As luxury consumers become increasingly mobile and keen to curate every aspect of their lives for the sake of social media, the travel sector has been booming and infiltrating the luxury industry.
Luggage, in particular, has been getting a major facelift with new hi-tech features and trendy designs. In fact, some brands' styles are gaining It-bag status in the same way Louis Vuitton ‘Speedy’ bags and Fendi ‘Peekaboos’ did in the Noughties.
A prime example is the revamp of LVMH’s Rimowa luggage company, spearheaded by French fashion scion Alexandre Arnault. The 120-year old brand has always been known amongst a niche group of tastemakers for its finely crafted luggage, but since LVMH acquired the label in 2016, Arnault has brought it into the mainstream and introduced it to a new generation of consumers by refreshing its image and streamlining its wholesale distribution.
Collaborations with the likes of Fendi, Supreme and most recently Off-White quickly served to create buzz among a younger, more fashion-forward audience and a strong retail momentum, complete with long waiting lists, ensued.
Courtesy of RIMOWA
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Luggage was never considered a sexy category in the past and would never turn the heads of a fashion-minded customer. But by recreating it in a clear material, courtesy of Virgil Abloh, or by splashing the bright red Supreme logo all over it, Rimowa quickly succeeded in transforming its items into must-haves.
Arnault’s strategy is focusing on speaking directly to the label's newfound audience via pop-up shops and revamped retail locations, as well as introducing new products that complement the luggage and can stay with travelers outside the airport, during the more pleasant parts of their trips.
At the time of acquisition by LVMH in 2016, Rimowa had sales of 440 million euros. Post-revamp, Arnault is eyeing the 1 billion euro target and full profitability within three years, given the massive growth opportunity presented by travel.
It’s a logical trajectory when taking into account the surge in tourism – the number of tourists in France, for instance, will increase 25 percent to 100 million - as well as the increased accessibility to travel via budget airlines and companies such as Airbnb.
Arnault is not the only one trying to leverage the market's appealing growth potential. Start-up luggage brands such as Away have also been emerging in the market and putting a more luxurious, fashion-forward spin to the category.
Away, which secured $20 million in a Series B investment last year, has been banking on a direct-to-consumer approach and building a community of travelers around its minimalist, lightweight luggage that comes in an array of hues from pastel blue to a classic black.
To market the product, founders Jen Rubio and Steph Korey have been aligning themselves with the likes of supermodel Karlie Kloss, who promotes the luggage during her countless modeling trips and collaborating with an array of personalities such as Suki Waterhouse.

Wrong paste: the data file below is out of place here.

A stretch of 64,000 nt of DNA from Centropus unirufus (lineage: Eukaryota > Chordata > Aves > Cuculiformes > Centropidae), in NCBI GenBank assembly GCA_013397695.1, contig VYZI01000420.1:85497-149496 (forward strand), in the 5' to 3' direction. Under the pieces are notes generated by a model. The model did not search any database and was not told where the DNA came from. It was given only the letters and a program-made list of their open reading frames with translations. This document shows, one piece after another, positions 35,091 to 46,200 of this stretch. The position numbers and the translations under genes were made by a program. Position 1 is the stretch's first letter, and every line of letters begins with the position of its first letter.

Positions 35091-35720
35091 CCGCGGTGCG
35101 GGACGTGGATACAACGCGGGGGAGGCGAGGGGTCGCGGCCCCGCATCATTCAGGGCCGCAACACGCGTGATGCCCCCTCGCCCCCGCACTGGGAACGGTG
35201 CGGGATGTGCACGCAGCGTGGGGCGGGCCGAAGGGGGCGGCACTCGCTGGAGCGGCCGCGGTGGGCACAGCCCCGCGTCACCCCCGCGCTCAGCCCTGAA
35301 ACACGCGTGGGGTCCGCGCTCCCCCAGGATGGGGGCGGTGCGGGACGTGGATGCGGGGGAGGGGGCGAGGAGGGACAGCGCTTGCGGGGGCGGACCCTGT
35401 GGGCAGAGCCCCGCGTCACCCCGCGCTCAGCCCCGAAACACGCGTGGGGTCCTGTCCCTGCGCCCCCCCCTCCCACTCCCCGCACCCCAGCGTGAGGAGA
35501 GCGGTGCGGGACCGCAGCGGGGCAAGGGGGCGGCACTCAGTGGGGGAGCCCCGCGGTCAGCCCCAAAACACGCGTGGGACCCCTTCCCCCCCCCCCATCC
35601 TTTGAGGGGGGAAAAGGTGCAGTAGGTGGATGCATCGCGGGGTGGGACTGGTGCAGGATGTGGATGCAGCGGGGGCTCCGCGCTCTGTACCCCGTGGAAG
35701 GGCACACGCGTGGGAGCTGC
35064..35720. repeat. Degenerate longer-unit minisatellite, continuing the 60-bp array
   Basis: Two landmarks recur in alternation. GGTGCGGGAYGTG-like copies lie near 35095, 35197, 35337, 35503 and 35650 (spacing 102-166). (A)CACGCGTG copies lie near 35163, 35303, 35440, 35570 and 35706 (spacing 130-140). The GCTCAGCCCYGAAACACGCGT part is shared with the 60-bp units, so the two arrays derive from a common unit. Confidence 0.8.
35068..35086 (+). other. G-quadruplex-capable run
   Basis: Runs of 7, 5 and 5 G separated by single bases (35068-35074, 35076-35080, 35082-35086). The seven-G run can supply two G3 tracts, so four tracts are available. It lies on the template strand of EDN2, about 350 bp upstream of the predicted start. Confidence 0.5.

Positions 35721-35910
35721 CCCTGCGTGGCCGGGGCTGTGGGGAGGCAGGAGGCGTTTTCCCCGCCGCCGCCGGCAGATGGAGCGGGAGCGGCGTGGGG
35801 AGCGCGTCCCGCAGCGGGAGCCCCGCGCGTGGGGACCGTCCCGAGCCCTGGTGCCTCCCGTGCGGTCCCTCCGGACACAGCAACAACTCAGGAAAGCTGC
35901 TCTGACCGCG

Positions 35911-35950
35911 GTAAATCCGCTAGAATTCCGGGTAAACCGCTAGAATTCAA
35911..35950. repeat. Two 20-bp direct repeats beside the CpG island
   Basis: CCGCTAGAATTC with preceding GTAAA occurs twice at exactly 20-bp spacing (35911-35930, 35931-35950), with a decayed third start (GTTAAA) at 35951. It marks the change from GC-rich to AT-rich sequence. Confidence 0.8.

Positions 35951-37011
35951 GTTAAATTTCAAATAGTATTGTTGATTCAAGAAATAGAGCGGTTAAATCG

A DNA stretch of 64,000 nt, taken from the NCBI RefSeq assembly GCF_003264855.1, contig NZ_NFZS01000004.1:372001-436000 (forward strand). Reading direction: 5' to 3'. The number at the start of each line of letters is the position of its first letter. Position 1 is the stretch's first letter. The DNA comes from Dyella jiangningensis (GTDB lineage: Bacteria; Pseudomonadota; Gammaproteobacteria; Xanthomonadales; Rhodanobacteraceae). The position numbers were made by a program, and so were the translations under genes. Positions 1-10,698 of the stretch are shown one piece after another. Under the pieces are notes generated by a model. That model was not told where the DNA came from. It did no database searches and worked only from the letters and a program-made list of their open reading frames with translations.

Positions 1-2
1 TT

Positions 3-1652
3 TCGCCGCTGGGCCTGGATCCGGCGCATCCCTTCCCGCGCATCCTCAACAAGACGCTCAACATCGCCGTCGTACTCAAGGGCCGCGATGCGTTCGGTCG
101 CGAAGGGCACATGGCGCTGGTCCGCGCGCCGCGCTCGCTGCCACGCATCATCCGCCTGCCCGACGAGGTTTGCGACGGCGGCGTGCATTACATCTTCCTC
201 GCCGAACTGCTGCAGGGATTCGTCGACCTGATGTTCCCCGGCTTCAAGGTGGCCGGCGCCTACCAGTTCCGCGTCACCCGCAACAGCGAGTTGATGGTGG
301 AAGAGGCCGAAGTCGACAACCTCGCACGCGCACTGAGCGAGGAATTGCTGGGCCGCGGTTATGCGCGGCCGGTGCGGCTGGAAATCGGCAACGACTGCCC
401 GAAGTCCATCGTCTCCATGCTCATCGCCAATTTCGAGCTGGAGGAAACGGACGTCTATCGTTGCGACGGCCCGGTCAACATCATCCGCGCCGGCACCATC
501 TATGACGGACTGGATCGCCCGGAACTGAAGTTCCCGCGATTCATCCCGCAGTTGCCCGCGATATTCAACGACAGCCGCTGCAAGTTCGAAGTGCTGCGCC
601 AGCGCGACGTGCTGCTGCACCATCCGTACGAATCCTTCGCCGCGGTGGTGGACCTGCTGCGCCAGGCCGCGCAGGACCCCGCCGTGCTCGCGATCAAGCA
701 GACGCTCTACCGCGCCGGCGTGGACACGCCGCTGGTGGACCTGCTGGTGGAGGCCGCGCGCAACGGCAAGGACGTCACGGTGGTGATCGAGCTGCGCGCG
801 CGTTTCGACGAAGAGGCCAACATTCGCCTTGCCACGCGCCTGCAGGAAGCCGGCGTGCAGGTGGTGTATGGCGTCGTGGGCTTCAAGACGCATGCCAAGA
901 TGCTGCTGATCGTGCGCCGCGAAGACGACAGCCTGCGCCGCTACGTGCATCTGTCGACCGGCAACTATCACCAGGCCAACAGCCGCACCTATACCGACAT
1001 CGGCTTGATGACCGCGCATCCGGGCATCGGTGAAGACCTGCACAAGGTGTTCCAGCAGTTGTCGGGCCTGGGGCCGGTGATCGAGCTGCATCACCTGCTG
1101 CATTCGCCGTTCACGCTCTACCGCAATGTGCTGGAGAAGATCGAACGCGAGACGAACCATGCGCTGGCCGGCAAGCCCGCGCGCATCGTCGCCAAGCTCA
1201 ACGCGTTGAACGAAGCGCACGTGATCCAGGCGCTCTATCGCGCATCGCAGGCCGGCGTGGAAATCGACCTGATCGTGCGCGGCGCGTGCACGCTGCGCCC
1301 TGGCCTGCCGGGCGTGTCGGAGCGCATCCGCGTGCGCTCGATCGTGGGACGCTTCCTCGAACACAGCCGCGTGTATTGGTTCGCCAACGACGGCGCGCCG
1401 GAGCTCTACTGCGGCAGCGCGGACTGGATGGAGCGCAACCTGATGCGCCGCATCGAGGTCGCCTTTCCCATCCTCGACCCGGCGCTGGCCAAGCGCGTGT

Courtesy of Away
In the last year, the company quickly expanded into physical retail across the U.S. with locations in New York, Los Angeles, San Francisco and Austin. It’s now eyeing key European locations including London, Milan, Berlin and Paris.
To plant the seed for its European expansion, last month the company joined forces with a group of tastemakers such as Margherita Missoni, retailer Alex Eagle and Julia Restoin Roitfeld on limited-edition pieces that were sold online and via pop-ups.
As the travel market continues to grow, duty-free retail presents another big opportunity.
For LVMH, its acquisition of Rimowa fits in nicely with DFS, the duty-free retail group, which is majority-owned by the French luxury group.
Over the last three to four years the group has been elevating its stores, focusing on travelers and luxury high-end gifts. Last year, it also opened a 75,600 square-foot store in Venice, located in a grand 13th-century building.
Similarly, rival Richemont has seen the opportunity travel retail has to offer and made its first foray into the growing market by taking a 5 percent stake in the Swiss-based travel retailer Dufry.
Richemont’s Johan Rupert believes that as digital advances take over the workplace, people will be spending more time globe-trotting and long-term luxury consumption will be all about travel.
“What will people be doing in 15 to 20 years’ time? I suspect they’ll travel, they’ll want to visit countries, they’ll want experiences,” Rupert said in a statement, pointing to China as a key driver of the trend. “The Chinese are a highly, highly cultured people and they will travel increasingly. I am optimistic. Man will have more free time and that will be spent on cultural experiences.”
His prediction is chiming with analysts and retail experts across the industry.
“The number of people traveling is projected to grow at a faster rate than global gross domestic product for the next five to 10 years, so travel retail is a good place to be, and it has a lot of space to grow and improve,” said Luca Solca, managing director Exane BNP Paribas.
Cover image credit: RIMOWA/Facebook